2. They serve as a deterrent to anti-national and anti-social behaviors such as flag burning, property destruction, and so on.
3. They serve as a source of motivation for citizens, encouraging them to be disciplined and committed. They give the impression that citizens are not passive observers but active players in the achievement of national objectives.
4. They assist courts in reviewing and determining whether a law is constitutionally valid. The Supreme Court ruled in 1992 that when determining the constitutionality of a law, if the court finds that the law in question seeks to carry out a fundamental duty, the court may consider the law to be’reasonable’ in relation to Article 14 (equality before the law) or Article 19 (six freedoms) and thus save the law from being declared unconstitutional.
5. They are legally enforceable. As a result, the Parliament has the authority to impose suitable penalties or punishments if any of them are not met.

‘In post-independent India, particularly on the eve of emergency in June 1975, a section of the people showed no anxiety to fulfil their fundamental obligations of respecting the established legal order…. the provisions of chapter on fundamental duties would have a sobering effect on these restless spirits,’ said H.R. Gokhale, the then Law Minister.

Then-Prime Minister Indira Gandhi defended the inclusion of fundamental obligations in the Constitution, claiming that doing so would assist to enhance democracy. ‘The moral purpose of fundamental obligations would be to achieve a democratic balance by making people aware of their duties in the same way that they are aware of their rights,’ she said.

The Congress government’s inclusion of fundamental obligations in the Constitution was vigorously challenged by the Opposition in Parliament. In the post-emergency period, however, the new Janata Government led by Morarji Desai did not repeal the Fundamental Duties. Through the 43rd Amendment Act (1977) and the 44th Amendment Act (1978), the new government attempted to reverse many of the modifications made to the Constitution by the 42nd Amendment Act (1976). This demonstrates that the necessity and usefulness of putting the Fundamental Duties in the Constitution were eventually agreed upon. The 86th Amendment Act of 2002 added one more Fundamental Duty, making this further clearer.

Criticism Fundamental Duties 
Part IVA of the Constitution’s Fundamental Duties has been criticized for the following reasons:
1. The list of responsibilities is not exhaustive, as it leaves out crucial responsibilities such as voting, paying taxes, and family planning. In fact, the Swaran Singh Committee advised that taxation be made a legal obligation.
2. Some of the responsibilities are hazy, confusing, and difficult to comprehend for the average person. For example, phrases like “noble ideals,” “composite culture,” “scientific temper,” and so on can all be interpreted differently.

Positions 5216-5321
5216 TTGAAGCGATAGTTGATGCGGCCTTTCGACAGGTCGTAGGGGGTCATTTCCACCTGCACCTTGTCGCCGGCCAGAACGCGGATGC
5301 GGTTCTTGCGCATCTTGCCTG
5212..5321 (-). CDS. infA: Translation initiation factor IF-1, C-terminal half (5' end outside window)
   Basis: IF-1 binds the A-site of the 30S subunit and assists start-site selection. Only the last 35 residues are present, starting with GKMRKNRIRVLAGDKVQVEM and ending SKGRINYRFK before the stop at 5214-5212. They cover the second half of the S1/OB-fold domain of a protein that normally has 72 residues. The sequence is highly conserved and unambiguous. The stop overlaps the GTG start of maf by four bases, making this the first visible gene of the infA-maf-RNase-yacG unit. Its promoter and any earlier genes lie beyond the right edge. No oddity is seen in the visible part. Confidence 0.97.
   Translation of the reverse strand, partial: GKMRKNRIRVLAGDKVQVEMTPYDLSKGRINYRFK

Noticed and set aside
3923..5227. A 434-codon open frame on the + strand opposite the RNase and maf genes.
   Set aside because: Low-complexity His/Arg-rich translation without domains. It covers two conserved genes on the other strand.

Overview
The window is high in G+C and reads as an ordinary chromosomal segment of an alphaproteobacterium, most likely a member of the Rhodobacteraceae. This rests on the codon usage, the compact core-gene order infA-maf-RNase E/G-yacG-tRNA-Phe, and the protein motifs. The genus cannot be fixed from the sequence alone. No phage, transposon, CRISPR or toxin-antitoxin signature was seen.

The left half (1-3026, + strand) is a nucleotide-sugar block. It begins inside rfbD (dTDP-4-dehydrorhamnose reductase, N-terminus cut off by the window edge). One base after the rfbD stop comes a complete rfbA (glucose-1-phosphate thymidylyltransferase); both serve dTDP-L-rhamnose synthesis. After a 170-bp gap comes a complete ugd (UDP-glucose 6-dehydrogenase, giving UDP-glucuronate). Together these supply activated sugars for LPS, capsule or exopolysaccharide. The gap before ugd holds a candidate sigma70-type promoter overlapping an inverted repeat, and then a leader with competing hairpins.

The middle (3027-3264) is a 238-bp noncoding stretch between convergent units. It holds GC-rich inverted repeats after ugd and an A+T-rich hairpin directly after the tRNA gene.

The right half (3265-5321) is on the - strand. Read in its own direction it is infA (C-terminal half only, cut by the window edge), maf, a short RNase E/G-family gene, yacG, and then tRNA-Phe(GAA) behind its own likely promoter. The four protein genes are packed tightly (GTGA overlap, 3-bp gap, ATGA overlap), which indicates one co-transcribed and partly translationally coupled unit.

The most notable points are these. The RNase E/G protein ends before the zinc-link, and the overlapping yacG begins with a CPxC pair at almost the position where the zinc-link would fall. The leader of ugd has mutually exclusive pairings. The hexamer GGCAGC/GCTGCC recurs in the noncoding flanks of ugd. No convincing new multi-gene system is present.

3. Because of their non-justiciable nature, detractors have referred to them as a system of moral precepts. Surprisingly, the Swaran Singh Committee proposed a penalty or punishment for failure to fulfill Fundamental Duties.
4. Their inclusion in the Constitution was deemed unnecessary by opponents. This is because the people would undertake the tasks listed in the Constitution as fundamental even if they were not included in the Constitution.
5. The inclusion of fundamental duties as an appendix to Part IV of the Constitution, according to some, has diminished their meaning and relevance. To maintain them on pace with Fundamental Rights, they should have been introduced after Part III.

Observations of the Verma Committee
The Verma Committee on Citizens’ Fundamental Duties (1999) discovered that certain of the Fundamental Duties have legislative mechanisms for their implementation. The following are some of them:
1. The Prevention of Insults to National Honour Act (1971) protects the Indian Constitution, the National Flag, and the National Anthem from being disrespected.
2. The many criminal laws in effect include penalties for inciting hatred amongst different groups of people on the basis of language, race, place of birth, religion, and other factors.
3. The Protection of Civil Rights Act of 1955 establishes penalties for crimes involving caste and religion.
4. Imputations and declarations that are harmful to national cohesion are illegal under the Indian Penal Code (IPC).
5. The Unlawful Activities (Prevention) Act of 1967 allows a communal organization to be declared an unlawful association.
6. The Representation of People Act (1951) allows members of Parliament or state legislatures to be disqualified for engaging in corrupt practices, such as soliciting votes on the basis of religion or promoting enmity between different groups of people based on caste, race, language, religion, or other factors.
7. Trade in rare and endangered animals is prohibited under the Wildlife (Protection) Act of 1972.
8. The Forest (Conservation) Act of 1980 prohibits indiscriminate deforestation and forest area diversion for non-forest activities.